Hull Health Trials Unit awarded provisional registration to the UKCRC Registered Clinical Trials Network
3 February 2020
The Hull Health Trials Unit (HHTU) at Hull York Medical School, University of Hull has been awarded provisional registration to the UKCRC Clinical Trials Network – the UK Clinical Research Collaboration’s national network of clinical trials units in the UK.
Judith Cohen, Director of the HHTU, is delighted. She says, ‘The UKCRC Registration Process was established with the aim of improving thequality of conduct of clinical trials research in the UK through a rigorous accreditation process for CTUs. Members of the network have been assessed by an international panel of experts in clinical trials research so to have been recognised by such a prestigious network is testament to the skills and expertise within the unit’.
The Hull Health Trials Unit (HHTU) is an academic-led trials unit housed within the award winning Allam Medical Building – at the heart of the University of Hull’s £28 million health campus. A partnership between the University of Hull and Hull University Teaching Hospitals NHS Trust, HHTU was established in 2017 with the aim of providing dedicated support for the design and delivery of multi-centre clinical trials in this region.
it has long been an ambition of both partners to develop a clinical trials unit capable of delivering multi centre trials. Within HTTU we have not only the expertise but also the specialist IT and QA systems needed to design and deliver high quality clinical trials or healthcare studies – providing support for clinicians and academics to lead on research that will focus on real benefits to patients and, importantly, which will have measurable impact.
The Unit was established alongside the Methods Hub within the University’s Institute for Clinical and Applied Health Research, which houses applied health researchers with expertise in clinical trials, statistics, health services research (qualitative and quantitative methods), literature reviewing, clinical and population epidemiology, health economics, health psychology, implementation science, health sociology, public health, patient and public involvement.
The HHTU is already making a difference providing full clinical trials support for a number of trials in collaboration with researchers from the University of Hull, Hull York Medical School and Hull University Teaching Hospitals NHS Trust. These studies include:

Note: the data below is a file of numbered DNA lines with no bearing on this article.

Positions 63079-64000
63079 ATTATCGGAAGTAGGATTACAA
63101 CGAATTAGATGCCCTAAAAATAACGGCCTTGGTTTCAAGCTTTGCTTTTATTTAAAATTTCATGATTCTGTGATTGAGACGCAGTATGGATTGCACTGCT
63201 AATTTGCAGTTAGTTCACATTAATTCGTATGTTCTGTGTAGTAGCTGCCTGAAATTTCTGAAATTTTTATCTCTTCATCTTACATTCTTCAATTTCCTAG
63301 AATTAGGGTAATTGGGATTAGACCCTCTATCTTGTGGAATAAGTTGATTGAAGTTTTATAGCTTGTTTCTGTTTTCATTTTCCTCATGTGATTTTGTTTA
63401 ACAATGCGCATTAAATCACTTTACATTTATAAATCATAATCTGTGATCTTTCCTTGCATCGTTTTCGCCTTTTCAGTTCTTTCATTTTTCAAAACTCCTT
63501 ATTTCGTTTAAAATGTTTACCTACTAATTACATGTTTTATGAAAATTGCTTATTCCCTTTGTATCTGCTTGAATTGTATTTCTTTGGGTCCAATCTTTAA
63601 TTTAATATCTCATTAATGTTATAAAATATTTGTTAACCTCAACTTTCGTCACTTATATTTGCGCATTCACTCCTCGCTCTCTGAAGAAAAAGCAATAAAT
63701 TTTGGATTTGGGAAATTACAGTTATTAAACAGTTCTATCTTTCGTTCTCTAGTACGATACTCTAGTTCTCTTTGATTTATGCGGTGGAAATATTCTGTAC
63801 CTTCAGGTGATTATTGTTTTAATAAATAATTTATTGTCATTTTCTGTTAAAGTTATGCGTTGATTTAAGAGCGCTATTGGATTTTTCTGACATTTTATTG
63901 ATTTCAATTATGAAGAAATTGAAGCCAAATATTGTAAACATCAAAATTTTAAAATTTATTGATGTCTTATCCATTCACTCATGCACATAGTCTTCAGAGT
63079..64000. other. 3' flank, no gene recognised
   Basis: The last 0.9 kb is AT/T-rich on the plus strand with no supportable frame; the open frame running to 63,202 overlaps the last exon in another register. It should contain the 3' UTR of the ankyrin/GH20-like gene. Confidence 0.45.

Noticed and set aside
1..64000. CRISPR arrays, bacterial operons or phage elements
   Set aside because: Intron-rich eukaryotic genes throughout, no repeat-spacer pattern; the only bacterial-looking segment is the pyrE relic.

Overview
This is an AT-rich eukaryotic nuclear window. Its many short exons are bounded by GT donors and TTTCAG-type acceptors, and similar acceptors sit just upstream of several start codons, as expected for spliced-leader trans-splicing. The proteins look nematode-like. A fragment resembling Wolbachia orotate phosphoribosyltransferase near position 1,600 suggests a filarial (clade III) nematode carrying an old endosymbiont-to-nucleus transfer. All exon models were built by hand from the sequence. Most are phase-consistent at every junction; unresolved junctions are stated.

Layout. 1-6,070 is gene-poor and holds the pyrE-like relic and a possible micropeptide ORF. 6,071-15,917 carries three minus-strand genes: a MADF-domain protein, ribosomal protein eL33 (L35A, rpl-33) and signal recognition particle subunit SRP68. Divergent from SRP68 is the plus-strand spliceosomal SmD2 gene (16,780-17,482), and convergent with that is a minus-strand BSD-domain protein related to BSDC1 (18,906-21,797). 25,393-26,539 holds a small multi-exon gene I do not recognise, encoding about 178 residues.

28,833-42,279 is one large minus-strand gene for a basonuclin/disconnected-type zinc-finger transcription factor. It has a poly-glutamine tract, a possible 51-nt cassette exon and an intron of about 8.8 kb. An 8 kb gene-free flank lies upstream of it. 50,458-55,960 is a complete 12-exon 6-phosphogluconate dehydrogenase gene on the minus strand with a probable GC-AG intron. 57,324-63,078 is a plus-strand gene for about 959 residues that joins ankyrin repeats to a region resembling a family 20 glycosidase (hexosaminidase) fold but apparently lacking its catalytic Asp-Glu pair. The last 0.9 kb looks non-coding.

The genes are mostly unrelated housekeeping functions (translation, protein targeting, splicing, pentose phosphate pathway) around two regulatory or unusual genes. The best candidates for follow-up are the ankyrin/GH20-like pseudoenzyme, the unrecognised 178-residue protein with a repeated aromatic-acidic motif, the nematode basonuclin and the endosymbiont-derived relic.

- MABEL is a definitive trial, and as a drug trial comes under MHRA regulations. The aim of the trial us to ascertain the clinical effectiveness, safety and long term effects of Kapanol® 5mg and 10mg capsules (oral sustained-release morphine) for chronic breathlessness in the short term. (insert link to MABEL project)
- BREATHE is a feasibility study, which aims to assess whether it is possible to conduct a large scale randomised controlled trial (RCT) in a pre-hospital emergency care setting. The intervention is delivered by paramedics at the time of ambulance call-out. ( insert link to Breathe project)
- The Leukaemia in Pregnancy Study is establishing a national registry of cases of Leukaemia in Pregnancy, and will inform National Guidelines about the treatment of these women with the aim of improving outcomes for mothers and babies.
To gain UKCRC Registration, CTUs must demonstrate a track record of experience in coordinating multi-centre trials, expert staff to develop studies, robust quality assurance systems and evidence of long term viability of capacity for trials coordination. Now that the HHTU has achieved provisional registration the next step is to further grow the portfolio of multi-centre studies and demonstrate that we can support these from the design stage to publication of results. HHTU now have a registration number, which enables them to be added as the supporting CTU on NIHR and similar collaborative funding applications.
Professor Una Macleod, Dean of Hull York Medical School, says ‘at Hull York Medical School and the University of Hull we are focused on making a difference to the lives of patients through our teaching and research. Ensuring we have expertise and systems in place is critical to our success. I am delighted that the Hull health Trials Unit has received this recognition and look forward to hearing the outcome of current and future trials it is involved with.’
For further information about the Hull Health Trials Unit, including how to contact us to discuss your trial idea visit https://www.hyms.ac.uk/research/research-centres-and-groups/clinical-trials-and-methods